Shelldon Miggletto, director of Economic Development, works to foster an environment conducive to increase economic investment and impact to the community.
These activities include new business development, business retention and expansion (BR&E), Infrastructure such as utilities, streets and drainage. Housing and health care are also components of a productive economy.
“Stilwell is so very fortunate to still have a hospital for a community our size. We are also fortunate the Cherokee Nation is making substantial investments in the health care needs of tribal citizens,” Miggletto said.
These are all part of the economy that provide employment and meet health care needs of patients, but they also bring people from outside the community who come to Stilwell, see their physicians, and then hopefully shop, eat or fuel up here.
“We are in need of housing, good quality housing both for renters and homebuyers. We are seeing increased demand and our inventory of housing doesn't meet that demand. We are working with some potential builders interested in starting new homes, and we currently have some new rental properties being constructed in various parts of the city,” said Miggletto.
The challenge of finding solutions, learning something new and the variety of his day are among the reasons Miggletto enjoys the position.
“I also enjoy being a part of the solution for whatever our city is facing or trying to accomplish,” he said.
In 2020, the city issued building permits just shy of $70 million in new construction, thanks in large part to Schwan's and Cherokee Nation.
“In 2021, we have already had $1.8 million in new construction with more to come very soon,” he said.
The city is actively pursuing businesses where there is a gap or a need in the community.
“We have been talking with some developers, brokers and investors about the positive economic numbers coming out of Stilwell and also the new employment opportunities, which are really strong for a community of our size,” Miggletto said.
He enjoys working with small business owners or potential business owners about plans and determining how he can facilitate resources that might help them succeed.
“It can be as simple as helping them fill out a business plan template that really helps them think through the process to open or purchase a business. Talking through the process of financing, accounting, logistics, staffing, etc. is something that is needed for any small business to succeed,” he said.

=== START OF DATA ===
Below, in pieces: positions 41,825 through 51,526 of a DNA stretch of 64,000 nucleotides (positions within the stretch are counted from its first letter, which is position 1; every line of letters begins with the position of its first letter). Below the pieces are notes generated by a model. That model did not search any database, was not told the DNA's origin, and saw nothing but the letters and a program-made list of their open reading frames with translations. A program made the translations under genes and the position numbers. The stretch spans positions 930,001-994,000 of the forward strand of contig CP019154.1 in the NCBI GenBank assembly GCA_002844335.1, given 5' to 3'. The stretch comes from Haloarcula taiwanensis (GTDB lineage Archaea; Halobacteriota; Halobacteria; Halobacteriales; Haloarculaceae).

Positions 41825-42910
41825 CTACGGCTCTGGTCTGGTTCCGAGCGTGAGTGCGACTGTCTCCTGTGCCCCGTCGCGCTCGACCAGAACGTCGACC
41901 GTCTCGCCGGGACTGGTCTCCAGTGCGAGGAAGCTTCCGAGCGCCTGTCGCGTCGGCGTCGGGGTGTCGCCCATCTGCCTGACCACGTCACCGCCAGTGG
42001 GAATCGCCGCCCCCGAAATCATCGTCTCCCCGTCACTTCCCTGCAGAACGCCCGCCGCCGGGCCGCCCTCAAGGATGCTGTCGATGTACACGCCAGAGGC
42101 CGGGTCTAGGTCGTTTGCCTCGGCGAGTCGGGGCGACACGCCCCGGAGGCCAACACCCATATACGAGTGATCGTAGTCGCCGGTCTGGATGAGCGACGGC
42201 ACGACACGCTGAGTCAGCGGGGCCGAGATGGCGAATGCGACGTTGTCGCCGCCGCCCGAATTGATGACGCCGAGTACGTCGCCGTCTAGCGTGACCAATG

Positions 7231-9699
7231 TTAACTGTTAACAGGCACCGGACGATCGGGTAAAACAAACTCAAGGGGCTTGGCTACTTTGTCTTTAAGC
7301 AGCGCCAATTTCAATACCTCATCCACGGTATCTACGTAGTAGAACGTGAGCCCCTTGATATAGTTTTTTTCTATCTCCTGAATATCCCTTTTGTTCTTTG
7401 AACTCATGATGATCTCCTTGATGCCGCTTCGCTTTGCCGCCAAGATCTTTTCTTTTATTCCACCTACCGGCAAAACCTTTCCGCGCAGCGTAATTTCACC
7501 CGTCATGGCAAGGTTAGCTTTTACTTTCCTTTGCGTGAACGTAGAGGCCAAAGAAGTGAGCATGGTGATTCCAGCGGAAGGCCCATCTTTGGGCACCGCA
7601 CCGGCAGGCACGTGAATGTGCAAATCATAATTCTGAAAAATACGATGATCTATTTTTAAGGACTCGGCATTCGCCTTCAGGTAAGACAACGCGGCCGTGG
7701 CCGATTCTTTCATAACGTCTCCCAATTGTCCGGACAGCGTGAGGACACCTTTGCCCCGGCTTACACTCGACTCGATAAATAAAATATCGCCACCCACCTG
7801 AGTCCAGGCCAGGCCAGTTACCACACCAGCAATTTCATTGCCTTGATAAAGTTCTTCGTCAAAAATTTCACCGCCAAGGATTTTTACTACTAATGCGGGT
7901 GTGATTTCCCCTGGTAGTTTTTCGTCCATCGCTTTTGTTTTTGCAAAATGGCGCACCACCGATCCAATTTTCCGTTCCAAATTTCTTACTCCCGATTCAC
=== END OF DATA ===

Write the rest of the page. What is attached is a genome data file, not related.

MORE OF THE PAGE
He is also trying to cross-market products or services of other local businesses.
“For example, I think Mountain View products should be on every menu in town; mild links for me! Also, Edwards Pies or Mrs. Smith's cobblers should be widely available, too – Key Lime, please! Connecting small businesses to local professionals in banking, accounting, legal services, insurance, etc. can also boost the local economy. Relationships in those areas can be critical to success,” he said.
The workforce is one of the biggest challenges when it comes to filling all the jobs available.
“Several manufacturers in our area have been raising the starting wage, which in turn gives opportunity to the workforce to advance into a higher-paying job and leaving some of the entry-level positions. It seems like you can't go a single day without seeing a sign on a business that is hiring, ads on the newspaper or social media posts for businesses looking for employees. It is definitely good to be a job seeker right now,” Miggletto said.
Communication is key to changing perception, not just outside this community but within.
“Overcoming past stories – accurate or not – about the community can take a long time to shake off. For so many years, we have been affected by how other people told the story of Stilwell. I think we have to be better about telling our own story,” he said.
He’s pleased to see the progress in revitalizing downtown.
“I like to see people taking renewed pride in the community. I appreciate the city's efforts in cleaning up the city. It comes with change, but change is sometimes necessary to affect positive results,” he said.
When someone off the street told him the city is looking better than it has in 30 years, he was pleased.
“That was a comment made to me recently from a retired gentleman who lives outside of town and has been retired for probably 20 years or more. Unsolicited but appreciated, nonetheless,” he said.
Seeing people have renewed interest in what's going on in city and county government – people recognizing their need to participate in the process to prosper the community – makes Miggletto glad to be a part of the movement.
Along with his job, he volunteers and serves as a board member for the Northeast Oklahoma Regional Alliance, chairman of the Honey Hill Cemetery Board, treasurer for First Baptist Church and on the Parks and Recreation committee for the city.